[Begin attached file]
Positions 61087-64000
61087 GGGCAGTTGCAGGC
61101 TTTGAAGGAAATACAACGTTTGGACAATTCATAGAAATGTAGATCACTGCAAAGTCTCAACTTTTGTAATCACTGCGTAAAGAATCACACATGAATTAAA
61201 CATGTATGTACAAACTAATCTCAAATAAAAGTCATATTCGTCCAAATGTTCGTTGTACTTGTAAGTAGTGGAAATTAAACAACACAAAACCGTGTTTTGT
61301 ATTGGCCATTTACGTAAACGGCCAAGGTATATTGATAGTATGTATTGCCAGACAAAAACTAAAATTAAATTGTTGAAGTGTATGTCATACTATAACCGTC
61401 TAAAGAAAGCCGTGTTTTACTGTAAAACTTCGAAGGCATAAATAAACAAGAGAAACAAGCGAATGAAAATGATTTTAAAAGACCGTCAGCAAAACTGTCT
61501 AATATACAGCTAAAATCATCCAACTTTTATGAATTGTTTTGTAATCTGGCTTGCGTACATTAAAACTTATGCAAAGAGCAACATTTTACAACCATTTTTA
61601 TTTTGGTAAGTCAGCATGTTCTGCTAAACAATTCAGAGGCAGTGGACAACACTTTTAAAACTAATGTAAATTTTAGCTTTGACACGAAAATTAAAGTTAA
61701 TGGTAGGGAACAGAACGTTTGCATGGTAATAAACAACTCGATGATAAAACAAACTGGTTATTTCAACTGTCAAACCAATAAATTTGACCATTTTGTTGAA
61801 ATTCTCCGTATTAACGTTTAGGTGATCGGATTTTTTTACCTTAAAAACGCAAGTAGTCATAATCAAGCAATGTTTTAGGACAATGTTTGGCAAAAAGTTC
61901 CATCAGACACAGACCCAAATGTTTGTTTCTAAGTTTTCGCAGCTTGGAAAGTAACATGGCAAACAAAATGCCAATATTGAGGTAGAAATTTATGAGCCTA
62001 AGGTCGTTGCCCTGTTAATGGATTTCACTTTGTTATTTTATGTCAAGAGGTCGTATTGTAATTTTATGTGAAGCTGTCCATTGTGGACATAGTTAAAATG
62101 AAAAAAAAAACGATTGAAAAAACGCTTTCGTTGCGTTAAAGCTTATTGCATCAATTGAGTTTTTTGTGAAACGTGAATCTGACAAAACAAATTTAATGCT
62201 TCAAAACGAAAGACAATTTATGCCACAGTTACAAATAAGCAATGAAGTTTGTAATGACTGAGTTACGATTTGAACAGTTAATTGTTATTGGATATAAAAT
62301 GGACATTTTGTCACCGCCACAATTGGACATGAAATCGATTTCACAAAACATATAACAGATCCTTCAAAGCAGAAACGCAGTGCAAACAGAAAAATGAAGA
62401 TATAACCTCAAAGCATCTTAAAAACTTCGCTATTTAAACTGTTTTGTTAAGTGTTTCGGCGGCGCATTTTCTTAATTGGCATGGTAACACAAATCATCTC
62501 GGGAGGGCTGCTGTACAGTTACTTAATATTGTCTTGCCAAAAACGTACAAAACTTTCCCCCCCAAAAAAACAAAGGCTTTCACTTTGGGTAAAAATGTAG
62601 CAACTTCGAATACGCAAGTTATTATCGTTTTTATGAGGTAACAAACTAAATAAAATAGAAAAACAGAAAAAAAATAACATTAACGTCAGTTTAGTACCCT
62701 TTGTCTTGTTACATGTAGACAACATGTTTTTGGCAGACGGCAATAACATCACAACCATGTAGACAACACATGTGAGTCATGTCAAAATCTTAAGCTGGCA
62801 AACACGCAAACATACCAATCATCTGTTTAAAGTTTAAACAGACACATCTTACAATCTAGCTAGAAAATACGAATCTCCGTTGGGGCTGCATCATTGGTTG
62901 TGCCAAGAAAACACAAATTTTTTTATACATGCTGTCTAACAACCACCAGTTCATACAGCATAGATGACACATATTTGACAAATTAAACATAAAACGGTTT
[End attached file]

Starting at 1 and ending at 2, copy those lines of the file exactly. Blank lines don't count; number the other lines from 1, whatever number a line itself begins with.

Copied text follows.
Positions 61087-64000
61087 GGGCAGTTGCAGGC